At the conclusion of the first Material Culture Symposium for Emerging Scholars in 2003, J. Ritchie Garrison remarked that when he was an “emerging” scholar of material culture in the late 1970s, “material culture seemed like a warm spring day.” The scholarship presented at this symposium over the past ten years embodies the spirit of that statement: material culture scholars continue to probe what American Studies scholar Thomas J. Schlereth called “culture behind the material” in new and exciting ways for their colleagues and for the public alike.
Zara Anishanslin, now Assistant Professor of History at The College of Staten Island, CUNY, spearheaded the first Material Culture Symposium for Emerging Scholars when she was a Ph.D. candidate in the American Civilization Program at UD. She recently remarked that “Nothing prepares…junior scholars for the rigors of academic public performance like presenting papers, and one of the ideas behind our symposium was to allow grad students to present their work in an environment expressly made for them, and thus less fraught with pressure.” Here, emerging scholars and their work take center stage, and their peers and established scholars in the field listen, respond, and draw inspiration for their own work. As Zara suggested, symposia such as this one provide a “refuge,” but they also provide room to grow.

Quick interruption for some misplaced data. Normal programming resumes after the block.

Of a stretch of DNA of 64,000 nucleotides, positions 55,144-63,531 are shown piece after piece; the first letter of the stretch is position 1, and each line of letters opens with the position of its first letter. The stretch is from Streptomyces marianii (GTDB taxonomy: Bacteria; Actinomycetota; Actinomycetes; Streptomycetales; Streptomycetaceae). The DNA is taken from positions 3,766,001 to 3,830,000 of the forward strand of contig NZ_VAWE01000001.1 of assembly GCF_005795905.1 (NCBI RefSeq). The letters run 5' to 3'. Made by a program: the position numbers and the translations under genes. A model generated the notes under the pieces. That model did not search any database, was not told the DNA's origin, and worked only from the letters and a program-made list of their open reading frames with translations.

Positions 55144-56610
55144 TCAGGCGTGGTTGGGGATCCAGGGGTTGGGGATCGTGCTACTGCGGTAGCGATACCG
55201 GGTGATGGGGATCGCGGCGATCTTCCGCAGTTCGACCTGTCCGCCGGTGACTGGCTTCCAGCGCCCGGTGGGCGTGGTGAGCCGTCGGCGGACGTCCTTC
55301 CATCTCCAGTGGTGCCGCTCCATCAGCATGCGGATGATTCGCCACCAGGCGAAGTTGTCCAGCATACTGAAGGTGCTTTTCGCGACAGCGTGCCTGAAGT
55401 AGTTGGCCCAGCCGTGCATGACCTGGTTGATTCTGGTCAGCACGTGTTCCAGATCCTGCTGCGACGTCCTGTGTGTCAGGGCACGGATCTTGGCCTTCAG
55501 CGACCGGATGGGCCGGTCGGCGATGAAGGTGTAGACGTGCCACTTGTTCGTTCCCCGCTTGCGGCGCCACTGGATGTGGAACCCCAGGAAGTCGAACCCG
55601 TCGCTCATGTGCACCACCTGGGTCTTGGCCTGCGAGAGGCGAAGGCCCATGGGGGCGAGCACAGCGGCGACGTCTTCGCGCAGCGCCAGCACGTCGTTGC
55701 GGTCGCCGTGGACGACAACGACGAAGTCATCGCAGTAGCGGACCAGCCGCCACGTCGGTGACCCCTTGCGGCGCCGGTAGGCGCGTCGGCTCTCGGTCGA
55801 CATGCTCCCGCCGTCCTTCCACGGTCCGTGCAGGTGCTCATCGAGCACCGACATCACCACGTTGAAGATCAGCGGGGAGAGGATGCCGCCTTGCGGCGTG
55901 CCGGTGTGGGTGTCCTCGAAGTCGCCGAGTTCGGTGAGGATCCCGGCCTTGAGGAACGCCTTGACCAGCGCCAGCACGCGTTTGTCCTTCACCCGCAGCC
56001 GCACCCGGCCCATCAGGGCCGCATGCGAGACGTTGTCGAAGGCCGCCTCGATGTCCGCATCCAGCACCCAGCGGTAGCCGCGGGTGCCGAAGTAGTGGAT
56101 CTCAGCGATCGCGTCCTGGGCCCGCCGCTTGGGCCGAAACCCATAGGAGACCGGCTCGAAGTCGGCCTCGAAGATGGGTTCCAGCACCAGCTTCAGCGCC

As the papers presented at the 2012 conference and published in this online forum attest, the day is still warm for material culture.